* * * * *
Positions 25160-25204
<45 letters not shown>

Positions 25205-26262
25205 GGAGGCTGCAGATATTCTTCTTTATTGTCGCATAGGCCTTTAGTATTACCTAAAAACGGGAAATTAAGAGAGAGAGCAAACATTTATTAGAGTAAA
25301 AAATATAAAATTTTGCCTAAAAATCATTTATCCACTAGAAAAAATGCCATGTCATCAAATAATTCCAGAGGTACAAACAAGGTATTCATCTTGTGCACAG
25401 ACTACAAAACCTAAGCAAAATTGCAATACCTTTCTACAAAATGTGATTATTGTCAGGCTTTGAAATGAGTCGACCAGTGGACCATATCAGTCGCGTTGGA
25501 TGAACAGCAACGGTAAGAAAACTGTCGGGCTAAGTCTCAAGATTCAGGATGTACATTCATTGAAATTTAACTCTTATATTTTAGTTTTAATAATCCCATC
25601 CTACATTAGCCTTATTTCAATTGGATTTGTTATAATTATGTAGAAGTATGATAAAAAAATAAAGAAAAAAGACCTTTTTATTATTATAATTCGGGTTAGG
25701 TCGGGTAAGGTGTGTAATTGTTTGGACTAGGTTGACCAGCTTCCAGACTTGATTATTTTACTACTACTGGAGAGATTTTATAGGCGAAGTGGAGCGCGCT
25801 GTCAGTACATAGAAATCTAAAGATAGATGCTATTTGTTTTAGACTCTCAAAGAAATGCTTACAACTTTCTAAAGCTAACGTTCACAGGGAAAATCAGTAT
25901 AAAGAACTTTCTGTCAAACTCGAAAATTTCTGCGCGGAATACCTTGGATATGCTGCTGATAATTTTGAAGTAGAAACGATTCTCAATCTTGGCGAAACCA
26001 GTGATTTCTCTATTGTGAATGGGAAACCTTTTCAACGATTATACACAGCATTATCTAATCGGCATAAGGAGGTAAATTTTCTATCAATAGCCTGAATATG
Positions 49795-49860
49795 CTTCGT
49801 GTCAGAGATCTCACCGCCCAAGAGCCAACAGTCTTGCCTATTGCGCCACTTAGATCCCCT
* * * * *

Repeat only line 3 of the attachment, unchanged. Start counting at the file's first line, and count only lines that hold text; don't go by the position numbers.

Positions 25205-26262